Research has shown that journaling decreases the symptoms of asthma, arthritis and other health conditions.; improves cognitive functioning; strengthens the immune system and counteracts many negative effects of stress (Scott, Elizabeth)
Tips on Building Content
- Consider the following ideas to write about, depending on the client’s issues:
- Explore past issue/childhood/trauma;
- Daily happenings – – How they cope, think or handle a particular situation;
- Gratitude diary;
- Time management (for those with time management issues);
- Daily tracker (for anger outburst, panic attack etc.);
- Action plan, bucket list, etc.
- Bullet journal i.e. pointers on daily happening or issues they want to talk in session. This format can be used by clients who are less expressive in their writings.
Points to note when using journaling as a therapeutic tool.
There are two parts to journaling. The first part is to let your raw emotions run freely. The second part is to take a neutral and objective stand as a 3rd person to study a problem, and write down what you see.
For some, journaling can be an overwhelming experience especially when there is a lack of coping strategies, resources and mental stability to support the process.
Thus, preparing yourselves by reflecting what are your expectations and experience of journaling is important. It is best to speak to a therapist about your journaling experience. Your therapist can help you to understand and handle the root cause of overwhelming emotions; and impart coping skills such as breathing exercises, realistic and rational thinking, nurturing a compassionate self. Be open to counselling whenever you are feeling overwhelmed and need additional support or guidance.
Although journaling is a great therapeutic tool, the lack of direction can cause the writer to fall unknowingly into the trap of negative cycle of remunification. To be effective, consider seeking guidance from a counsellor.
Quick Guide to The Process of Journaling
- Writing it freely and uncensored to uncover your inner self
- Continuously ask yourself critical and profound questions
- Vent as much as you want.
- Check your emotions. When journaling gets too overwhelming, manage and process these emotions in a reflective and rational manner.
- Re-read your journal as a third person who is objective and neutral. Detect what are some of the pattern that can be improved on.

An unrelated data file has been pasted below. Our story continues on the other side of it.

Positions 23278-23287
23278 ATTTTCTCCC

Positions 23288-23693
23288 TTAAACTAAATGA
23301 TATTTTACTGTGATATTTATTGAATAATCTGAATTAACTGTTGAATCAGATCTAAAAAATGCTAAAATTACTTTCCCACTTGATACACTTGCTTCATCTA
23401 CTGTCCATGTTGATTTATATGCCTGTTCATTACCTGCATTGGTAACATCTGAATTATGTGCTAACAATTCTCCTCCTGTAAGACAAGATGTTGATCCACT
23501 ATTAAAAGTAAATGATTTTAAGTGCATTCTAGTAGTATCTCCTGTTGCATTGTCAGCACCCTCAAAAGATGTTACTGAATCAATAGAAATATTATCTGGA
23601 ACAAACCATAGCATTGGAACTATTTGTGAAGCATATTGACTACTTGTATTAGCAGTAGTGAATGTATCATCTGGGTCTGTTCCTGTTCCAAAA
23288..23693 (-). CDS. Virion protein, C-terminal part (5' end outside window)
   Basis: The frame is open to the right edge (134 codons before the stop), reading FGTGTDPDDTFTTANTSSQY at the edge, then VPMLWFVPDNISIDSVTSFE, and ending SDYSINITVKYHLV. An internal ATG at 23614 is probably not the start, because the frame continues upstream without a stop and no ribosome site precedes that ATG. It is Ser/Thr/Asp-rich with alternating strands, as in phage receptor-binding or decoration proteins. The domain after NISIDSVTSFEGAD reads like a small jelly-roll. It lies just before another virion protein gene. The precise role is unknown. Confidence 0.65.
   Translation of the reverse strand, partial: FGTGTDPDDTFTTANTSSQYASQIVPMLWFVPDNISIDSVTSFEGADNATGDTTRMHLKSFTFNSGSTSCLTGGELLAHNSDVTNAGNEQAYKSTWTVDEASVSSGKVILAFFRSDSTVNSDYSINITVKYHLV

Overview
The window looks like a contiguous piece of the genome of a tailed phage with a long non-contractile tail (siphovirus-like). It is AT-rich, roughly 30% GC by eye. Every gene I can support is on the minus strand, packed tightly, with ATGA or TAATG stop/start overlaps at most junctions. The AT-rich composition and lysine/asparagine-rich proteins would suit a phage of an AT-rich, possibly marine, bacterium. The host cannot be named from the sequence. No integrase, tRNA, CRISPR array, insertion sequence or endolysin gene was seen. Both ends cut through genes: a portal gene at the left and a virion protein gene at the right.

- Be solution focused. Ask what you can do about the problem instead of drowning in the problem.
Launching Your Journals – How Often?
No hard and fast rules for frequency. Some of my clients do their journaling a day or two
before they come in to a counselling session. Others have been journaling habitually with their notebook, apps or blog daily, a few days in between or when an issue happens.
There is no right or wrong as this is a suggested action plan. Be in charge for your healing process. The more you journal, the more awareness you can bring into the counselling process. The more depth your counsellor can work with you.
Journaling as a counseling tool encourages self-exploration and self- investigation. It is a process leading to mental and emotional reorganization and a changed perception of problems and solutions. Thus, journaling is a great adjunctive therapeutic tool in counselling. Nevertheless, not everyone is inclined towards journaling and that is totally fine. Other therapeutic activities that promote psychological healing include drawing, painting, clay making, dancing, yoga and many more. Choose a therapeutic tool that you enjoy the most. The key is to let your uniqueness shine through these avenues of self-expression. If journaling is your preferred therapeutic tool, I encourage you to keep an open mind in writing and allow your emotions to flow with your writing. Together with counselling support, you can break away from supportive beliefs and embrace a brand-new way of coping with issues in life.
Ann is a registered & licensed counsellor with Malaysia Board of Counsellors and had her Master in Psychology Counselling from UniversitiKebangsaan Malaysia (2014). Her clientele includes individual, couples, family and teens. Her wide scope of clientele has provided her very rewarding counselling experiences in handling different issues that client faced, be it in individual counselling and therapy, couple counselling, group engagement or counselling and support group. Ann is also adept in using EMDR – eye movement desensitization reprocessing